You recently wrote an article on Medium titled “Don’t Underestimate the Cheater in Chief.” How much will Trump be willing to do to steal this election. Will he accept the results? Will he start a war? How badly could a defeated Trump act between Election Day and Inauguration Day?
How much will Trump be willing to do to steal this election? I’m afraid the answer is: anything at all. He will do anything to win, whatever the risk, whatever the collateral damage. He has no capacity for restraint or conscience. Deceitfulness and divisiveness are his natural calling cards. We have seen he has no problem in promoting voter suppression and stoking grievance in his supporters.
Psychopaths are frantic over the threat of losing status and would be remorseless in their attempts to prevent that from happening. I don’t think he will accept the results, even in the case of a clear-cut Biden victory.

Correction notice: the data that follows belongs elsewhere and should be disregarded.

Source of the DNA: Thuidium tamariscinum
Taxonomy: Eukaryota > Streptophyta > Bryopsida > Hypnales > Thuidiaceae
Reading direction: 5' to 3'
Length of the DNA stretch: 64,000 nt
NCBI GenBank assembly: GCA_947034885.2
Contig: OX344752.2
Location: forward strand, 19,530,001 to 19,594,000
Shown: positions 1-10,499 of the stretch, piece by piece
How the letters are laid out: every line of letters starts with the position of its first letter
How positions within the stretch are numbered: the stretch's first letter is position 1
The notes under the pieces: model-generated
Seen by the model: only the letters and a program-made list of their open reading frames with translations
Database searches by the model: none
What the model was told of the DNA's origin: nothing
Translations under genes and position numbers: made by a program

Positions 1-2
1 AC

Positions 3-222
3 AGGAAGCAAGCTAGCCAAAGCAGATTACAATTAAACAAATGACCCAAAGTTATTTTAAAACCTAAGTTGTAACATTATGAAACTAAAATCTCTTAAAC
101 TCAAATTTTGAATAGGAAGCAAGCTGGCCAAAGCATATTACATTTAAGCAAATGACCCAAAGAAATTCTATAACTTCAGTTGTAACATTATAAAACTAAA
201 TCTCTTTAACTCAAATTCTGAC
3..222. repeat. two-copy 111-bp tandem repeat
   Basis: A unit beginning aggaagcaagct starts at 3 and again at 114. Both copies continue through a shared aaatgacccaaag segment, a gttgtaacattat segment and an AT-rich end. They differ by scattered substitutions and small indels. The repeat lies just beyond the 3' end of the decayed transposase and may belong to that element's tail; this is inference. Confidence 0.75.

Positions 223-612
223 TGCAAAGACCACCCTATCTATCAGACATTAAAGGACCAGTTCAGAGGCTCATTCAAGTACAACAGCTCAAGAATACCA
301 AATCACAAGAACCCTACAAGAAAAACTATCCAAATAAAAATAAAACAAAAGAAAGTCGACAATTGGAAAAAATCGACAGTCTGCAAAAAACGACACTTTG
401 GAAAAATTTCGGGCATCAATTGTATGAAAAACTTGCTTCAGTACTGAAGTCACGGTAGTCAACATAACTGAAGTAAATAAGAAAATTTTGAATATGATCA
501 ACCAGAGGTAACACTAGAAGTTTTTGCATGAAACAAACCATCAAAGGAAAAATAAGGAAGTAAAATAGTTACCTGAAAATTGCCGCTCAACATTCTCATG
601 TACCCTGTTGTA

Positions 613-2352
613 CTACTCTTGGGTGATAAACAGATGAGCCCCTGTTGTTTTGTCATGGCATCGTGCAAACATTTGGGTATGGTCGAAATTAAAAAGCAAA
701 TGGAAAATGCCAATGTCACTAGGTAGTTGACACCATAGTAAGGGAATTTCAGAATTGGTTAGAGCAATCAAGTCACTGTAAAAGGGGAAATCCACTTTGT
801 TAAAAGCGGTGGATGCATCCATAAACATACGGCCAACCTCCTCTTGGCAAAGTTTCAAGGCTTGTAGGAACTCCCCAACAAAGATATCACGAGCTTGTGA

Trump has already delegitimized the election for a large swath of the country. He has successfully mounted an assault on the concept of truth. He has loyalists in crucial government positions who are abetting the weaponization of federal power. He has shattered the norm that it is unacceptable to operate outside the rule of law.
We need to prepare ourselves for even more outrageous assaults.
If Trump were to accept a Biden victory, l would be less worried about his behavior between Election Day and Inauguration Day. During that period, l suspect he will be looking only after his own skin. Trump is not some world-historical authoritarian figure. He is a common psychopath.
What are your biggest worries if he does win a second term?
Gosh. Where to begin.
I would worry most about my children. From a policy standpoint, l think a second term would be grievously harmful to them, especially when considering the climate change implications.
And short term l fear the damage could be significant. I can’t picture the fine details, but it seems likely the country will descend into a bitter and dystopian state.
I dread that and worry for all those younger and less privileged than me.